Andrew Drilon (“Pericos Tao“) is one of the most respected komiks creators in the country today. His latest mini-comic, “Supermaker” has garnered praise from creators such as Chris Roberson and Jeff Lemire. He talks about the inspiration for the comic here, but I still wanted to know more. I asked the always busy Andrew if he’d be willing to answer a few questions about “Supermaker” and he graciously agreed:
So yeah, I feel that once that “rule set” is established, you can extend it forwards and backwards with your imagination, giving the impression of a life outside the actual story, which allows for things like sequels and fan fiction. However I do like the thought that they exist somewhere in the second dimension, living lives outside our purview. It’s a romantic idea that I tend to obsess over.
It was originally designed to run in monthly 8-page installments for three years. The first “season” would have been a year, clocking in at around 96 pages, with the whole thing running to almost 300 pages. I had a ton of ideas for it–the overall stylistic theme being rampant references to (and reflections on) all the superhero comics I grew up reading—all anchored in this “real” cartoonist’s story. I wanted to do a “Supreme” or “End League”-style work, which usually starts out being derivative of other stories but evolves into own thing. I love Barth and Borges and Burroughs, and I think there are lots of ways to do metafiction comics that we haven’t seen before. In the end, though, I decided to just cut out the body and leave the heart of it–that sentiment expressed in those 8 pages, which I think is the most important aspect of the story.
I know you’re working on a longer work at the moment, but most of your other published work is short (but sweet). Is this because you prefer shorter stories, or because of external constraints?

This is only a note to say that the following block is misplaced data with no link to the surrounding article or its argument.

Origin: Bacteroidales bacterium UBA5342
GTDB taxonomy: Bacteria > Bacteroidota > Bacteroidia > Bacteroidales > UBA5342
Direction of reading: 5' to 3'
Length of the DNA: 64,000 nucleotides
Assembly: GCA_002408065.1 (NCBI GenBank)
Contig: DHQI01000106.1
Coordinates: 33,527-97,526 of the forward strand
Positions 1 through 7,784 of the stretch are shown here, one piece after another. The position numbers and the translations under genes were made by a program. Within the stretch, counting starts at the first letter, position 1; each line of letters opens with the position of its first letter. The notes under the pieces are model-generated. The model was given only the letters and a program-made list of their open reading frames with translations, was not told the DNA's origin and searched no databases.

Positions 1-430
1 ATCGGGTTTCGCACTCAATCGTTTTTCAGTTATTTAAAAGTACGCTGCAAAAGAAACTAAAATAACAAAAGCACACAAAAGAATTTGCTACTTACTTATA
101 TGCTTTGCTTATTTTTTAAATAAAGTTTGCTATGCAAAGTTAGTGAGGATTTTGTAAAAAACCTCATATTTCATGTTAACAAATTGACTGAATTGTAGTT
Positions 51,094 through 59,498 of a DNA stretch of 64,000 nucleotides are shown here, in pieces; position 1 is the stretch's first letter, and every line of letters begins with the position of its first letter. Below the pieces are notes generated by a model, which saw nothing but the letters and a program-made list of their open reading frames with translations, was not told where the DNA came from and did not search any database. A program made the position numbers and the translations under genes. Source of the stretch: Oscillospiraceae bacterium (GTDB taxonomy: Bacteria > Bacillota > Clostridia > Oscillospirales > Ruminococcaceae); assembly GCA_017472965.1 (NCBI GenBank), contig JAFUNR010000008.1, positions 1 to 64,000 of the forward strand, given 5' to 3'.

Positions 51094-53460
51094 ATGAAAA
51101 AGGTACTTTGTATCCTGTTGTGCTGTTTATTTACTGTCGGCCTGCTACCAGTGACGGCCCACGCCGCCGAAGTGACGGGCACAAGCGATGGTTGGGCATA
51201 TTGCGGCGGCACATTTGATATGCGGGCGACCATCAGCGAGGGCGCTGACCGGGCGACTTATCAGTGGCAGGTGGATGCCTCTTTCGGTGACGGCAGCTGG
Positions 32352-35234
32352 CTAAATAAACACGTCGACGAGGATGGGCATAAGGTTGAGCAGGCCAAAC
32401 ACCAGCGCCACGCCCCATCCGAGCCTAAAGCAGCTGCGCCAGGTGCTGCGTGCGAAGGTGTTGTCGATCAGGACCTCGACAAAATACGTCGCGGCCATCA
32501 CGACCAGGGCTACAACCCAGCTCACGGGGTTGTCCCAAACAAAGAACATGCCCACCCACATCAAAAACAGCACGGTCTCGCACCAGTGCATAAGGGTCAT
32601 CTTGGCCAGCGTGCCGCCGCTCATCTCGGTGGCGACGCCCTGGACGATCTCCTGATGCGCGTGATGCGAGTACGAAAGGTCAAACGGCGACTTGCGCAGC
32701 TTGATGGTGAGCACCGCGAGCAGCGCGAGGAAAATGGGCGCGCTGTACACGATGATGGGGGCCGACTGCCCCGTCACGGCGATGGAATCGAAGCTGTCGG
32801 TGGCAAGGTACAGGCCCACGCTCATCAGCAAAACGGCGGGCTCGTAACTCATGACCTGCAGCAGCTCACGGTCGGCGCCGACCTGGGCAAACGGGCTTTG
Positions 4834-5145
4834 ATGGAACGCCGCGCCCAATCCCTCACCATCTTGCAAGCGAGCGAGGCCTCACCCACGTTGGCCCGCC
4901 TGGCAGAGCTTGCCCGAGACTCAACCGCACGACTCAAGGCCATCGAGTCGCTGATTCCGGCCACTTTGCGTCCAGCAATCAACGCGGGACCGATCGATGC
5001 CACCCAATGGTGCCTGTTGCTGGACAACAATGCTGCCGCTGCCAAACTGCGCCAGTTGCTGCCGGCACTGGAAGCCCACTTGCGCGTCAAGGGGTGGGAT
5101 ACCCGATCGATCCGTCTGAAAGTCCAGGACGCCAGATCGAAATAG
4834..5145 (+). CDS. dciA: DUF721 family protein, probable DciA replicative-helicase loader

Practically speaking, doing short comics is a lot easier on my hands, my schedule and my wallet. I’m not the fastest artist out there and I’m not getting paid to make these, so the short form is really where I’m most comfortable. The best thing about it is that it allows me to explore a lot different styles and genres, giving me things to put into my bag of tricks, which I’m having to use a lot now that I’m working on a graphic novel.
The captions were rendered in the manner of Dan Turpin’s interior monologues in Final Crisis, and the superhero dialogue near the end has slight allusions to Grant Morrison’s Animal Man and Flex Mentallo, with the “unnamed direction” and all that. There’s a lot of Morrison in this one, because he’s been one of my biggest influences growing up. Clearly the superheroes are all analogues of different characters—there’s a Swamp Thing, a Sailor Moon, a Punisher, a Flash Gordon, a Werewolf-by-Night (a tip of the hat the popularity of werewolves in Zudacomics), and more. Promethea, The Authority, Miracleman—there are a lot, even in those few pages. I didn’t have enough space for it, but even the main character was going to be kind of a Joe Matt or Lewis Trondheim-like“creator-as-character”. The references were there to add another layer of enjoyment to the piece, but I tried to make it so that you don’t need to get them in order to understand the main story.
The story is somewhat open ended. I know that you mentioned that you’ve intentionally made it shorter, but is there any possibility of a sequel at some point?